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Winter Peace

Tina Hartell

Well winter showed up, finally, as we all knew it would. The El Nino-induced extended stick season (the season after the leaves have dropped but before the snow arrives) ended on December 27th with 3" of snow. It was warm up to then, including a sweatshirt-only, Christmas-day hike up Styles Peak in Peru, VT. The sweatshirt being the only orienting indicator of day.

But people around here are worried about the lack of snow, and when you live in an area with four ski mountains and countless people making their living off the industry including those involved with restaurants, hotels, retail, and snow plowing, it's ok to be worried. Although if you've been following the El Nino year science, it's not really a surprise. 

An interesting piece from Scientific American that explains how this year is different from other El Nino years

Personally, Bobo and I are quietly enjoying this mild winter especially after two consecutive whopper winters that even drove the most hardened Vermonters to cry mercy. A whole extra month to split and stack another year's wood, fertilize the garden beds, and cruise the sugarbush fixing lines? Yes please!  A whole extra month of feet in anything but boots, of snow gear in the closets, of not having to use mental space to know (at all times) where the kids hats, mittens, and winter socks are? Oh yeah. And time to finish great projects like this, complete with drawbridge and reinforced birch beams.

Not surprisingly, every single farmer I spoke with during December smiled shyly, and echoed the sentiment. 

And some industrious sugar makers around the state, used our "spring-like" December to make syrup! The conditions were perfect: days in the 50s, nights in the 20s. What a run!

People ask me all the time what the warm El Nino winter has in store for the sugaring season. We can't predict, but the thought of a good run in late February and maybe, even, doing some boiling in March, has me ready to get out and tap.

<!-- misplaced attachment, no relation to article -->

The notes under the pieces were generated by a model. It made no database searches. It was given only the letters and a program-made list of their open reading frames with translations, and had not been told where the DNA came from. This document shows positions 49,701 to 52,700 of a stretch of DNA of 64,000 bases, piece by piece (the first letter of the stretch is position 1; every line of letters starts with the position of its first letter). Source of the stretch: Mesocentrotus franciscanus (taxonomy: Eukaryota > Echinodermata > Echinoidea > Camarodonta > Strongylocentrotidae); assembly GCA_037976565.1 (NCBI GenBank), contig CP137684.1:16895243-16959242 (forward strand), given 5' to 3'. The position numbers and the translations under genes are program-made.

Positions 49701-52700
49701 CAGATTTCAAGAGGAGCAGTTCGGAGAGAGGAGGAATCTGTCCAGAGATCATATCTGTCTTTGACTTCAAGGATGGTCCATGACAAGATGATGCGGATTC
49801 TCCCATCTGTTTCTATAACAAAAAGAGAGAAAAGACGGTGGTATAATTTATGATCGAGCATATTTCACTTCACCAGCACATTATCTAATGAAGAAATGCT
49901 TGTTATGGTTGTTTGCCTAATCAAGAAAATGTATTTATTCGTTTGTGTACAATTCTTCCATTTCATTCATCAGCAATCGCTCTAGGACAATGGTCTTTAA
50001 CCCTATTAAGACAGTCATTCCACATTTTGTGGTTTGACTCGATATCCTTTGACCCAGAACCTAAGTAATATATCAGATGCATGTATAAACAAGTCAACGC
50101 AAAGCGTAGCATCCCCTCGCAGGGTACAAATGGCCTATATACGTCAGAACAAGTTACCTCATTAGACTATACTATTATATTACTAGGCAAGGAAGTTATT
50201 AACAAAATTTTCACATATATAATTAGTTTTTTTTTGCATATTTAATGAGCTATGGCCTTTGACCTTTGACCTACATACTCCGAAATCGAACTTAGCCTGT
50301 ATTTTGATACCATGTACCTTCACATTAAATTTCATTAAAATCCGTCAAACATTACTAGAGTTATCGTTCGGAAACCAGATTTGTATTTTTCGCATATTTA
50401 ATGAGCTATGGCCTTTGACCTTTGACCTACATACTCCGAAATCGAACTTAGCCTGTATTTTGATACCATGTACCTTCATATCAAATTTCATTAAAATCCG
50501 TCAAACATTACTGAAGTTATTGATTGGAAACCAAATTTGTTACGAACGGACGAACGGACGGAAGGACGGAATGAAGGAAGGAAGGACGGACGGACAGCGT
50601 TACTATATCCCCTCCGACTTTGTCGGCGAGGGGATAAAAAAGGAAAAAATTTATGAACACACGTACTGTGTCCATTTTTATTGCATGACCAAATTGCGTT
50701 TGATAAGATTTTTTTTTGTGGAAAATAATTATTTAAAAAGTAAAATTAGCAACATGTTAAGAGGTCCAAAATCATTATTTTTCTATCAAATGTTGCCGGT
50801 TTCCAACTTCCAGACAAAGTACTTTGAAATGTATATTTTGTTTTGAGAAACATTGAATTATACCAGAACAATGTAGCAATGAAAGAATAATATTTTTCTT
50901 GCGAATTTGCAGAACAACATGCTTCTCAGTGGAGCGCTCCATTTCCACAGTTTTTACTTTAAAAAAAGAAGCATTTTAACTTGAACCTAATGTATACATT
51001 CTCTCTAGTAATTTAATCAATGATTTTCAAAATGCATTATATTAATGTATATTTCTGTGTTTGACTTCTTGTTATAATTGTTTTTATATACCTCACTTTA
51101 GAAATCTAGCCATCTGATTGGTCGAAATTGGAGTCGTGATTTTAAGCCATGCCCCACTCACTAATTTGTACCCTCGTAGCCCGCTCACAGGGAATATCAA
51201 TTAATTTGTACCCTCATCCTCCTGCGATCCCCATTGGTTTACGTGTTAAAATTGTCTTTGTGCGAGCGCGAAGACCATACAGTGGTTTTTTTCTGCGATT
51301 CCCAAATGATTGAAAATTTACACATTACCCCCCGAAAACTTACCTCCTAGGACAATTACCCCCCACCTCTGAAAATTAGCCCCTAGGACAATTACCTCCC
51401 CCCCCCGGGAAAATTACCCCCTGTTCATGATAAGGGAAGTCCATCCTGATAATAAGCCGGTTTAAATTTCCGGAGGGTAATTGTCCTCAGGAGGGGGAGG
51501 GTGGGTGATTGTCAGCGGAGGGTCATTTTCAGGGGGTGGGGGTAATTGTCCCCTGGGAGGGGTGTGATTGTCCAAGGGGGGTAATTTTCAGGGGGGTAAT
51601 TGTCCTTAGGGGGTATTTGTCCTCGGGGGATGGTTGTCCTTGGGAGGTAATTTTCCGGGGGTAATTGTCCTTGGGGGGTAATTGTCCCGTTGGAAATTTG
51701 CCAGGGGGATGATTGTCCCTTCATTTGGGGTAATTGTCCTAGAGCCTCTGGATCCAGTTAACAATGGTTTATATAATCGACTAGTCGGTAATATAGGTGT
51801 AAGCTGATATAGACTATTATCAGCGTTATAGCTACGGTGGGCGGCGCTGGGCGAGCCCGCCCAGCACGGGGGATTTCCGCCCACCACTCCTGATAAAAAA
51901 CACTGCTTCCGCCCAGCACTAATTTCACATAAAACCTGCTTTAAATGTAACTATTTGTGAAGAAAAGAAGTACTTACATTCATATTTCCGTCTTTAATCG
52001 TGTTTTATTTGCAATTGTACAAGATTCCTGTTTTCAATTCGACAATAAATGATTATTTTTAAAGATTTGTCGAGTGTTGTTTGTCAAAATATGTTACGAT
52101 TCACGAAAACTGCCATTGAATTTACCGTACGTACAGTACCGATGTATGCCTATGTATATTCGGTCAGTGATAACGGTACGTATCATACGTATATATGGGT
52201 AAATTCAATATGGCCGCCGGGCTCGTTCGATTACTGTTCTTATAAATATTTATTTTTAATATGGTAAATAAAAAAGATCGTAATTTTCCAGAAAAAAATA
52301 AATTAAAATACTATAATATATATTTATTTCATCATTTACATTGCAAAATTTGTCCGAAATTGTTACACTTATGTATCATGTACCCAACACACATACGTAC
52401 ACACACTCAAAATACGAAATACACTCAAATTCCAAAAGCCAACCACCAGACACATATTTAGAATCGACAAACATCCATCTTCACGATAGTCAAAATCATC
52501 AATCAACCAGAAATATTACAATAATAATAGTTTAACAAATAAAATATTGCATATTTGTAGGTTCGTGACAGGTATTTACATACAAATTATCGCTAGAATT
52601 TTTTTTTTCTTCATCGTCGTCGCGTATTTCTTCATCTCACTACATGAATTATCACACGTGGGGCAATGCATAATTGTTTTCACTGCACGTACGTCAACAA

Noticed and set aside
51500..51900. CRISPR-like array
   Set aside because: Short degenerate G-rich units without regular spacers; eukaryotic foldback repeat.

So Happy 2016 from all of us! It's good to be here, in this year, despite it all. I went for a walk with the littles today, skirting the edge of an inhabited beaver pond, and walking swiftly on top of the three inches of hard-packed snow. We built a fire, roasted marshmallow, slid down the ice on the frozen beaver dam, built a tipi, and saw the tracks of snowshoe hare, beaver, moose, and coyote. It's afternoons like this when I breathe in Wendell Berry's "The Peace of Wild Things" and feel hope. 

When despair for the world grows in me
and I wake in the night at the least sound
in fear of what my life and my children’s lives may be,
I go and lie down where the wood drake
rests in his beauty on the water, and the great heron feeds.
I come into the peace of wild things
who do not tax their lives with forethought
of grief. I come into the presence of still water.
And I feel above me the day-blind stars
waiting with their light. For a time
I rest in the grace of the world, and am free.

Peace be to you in 2016.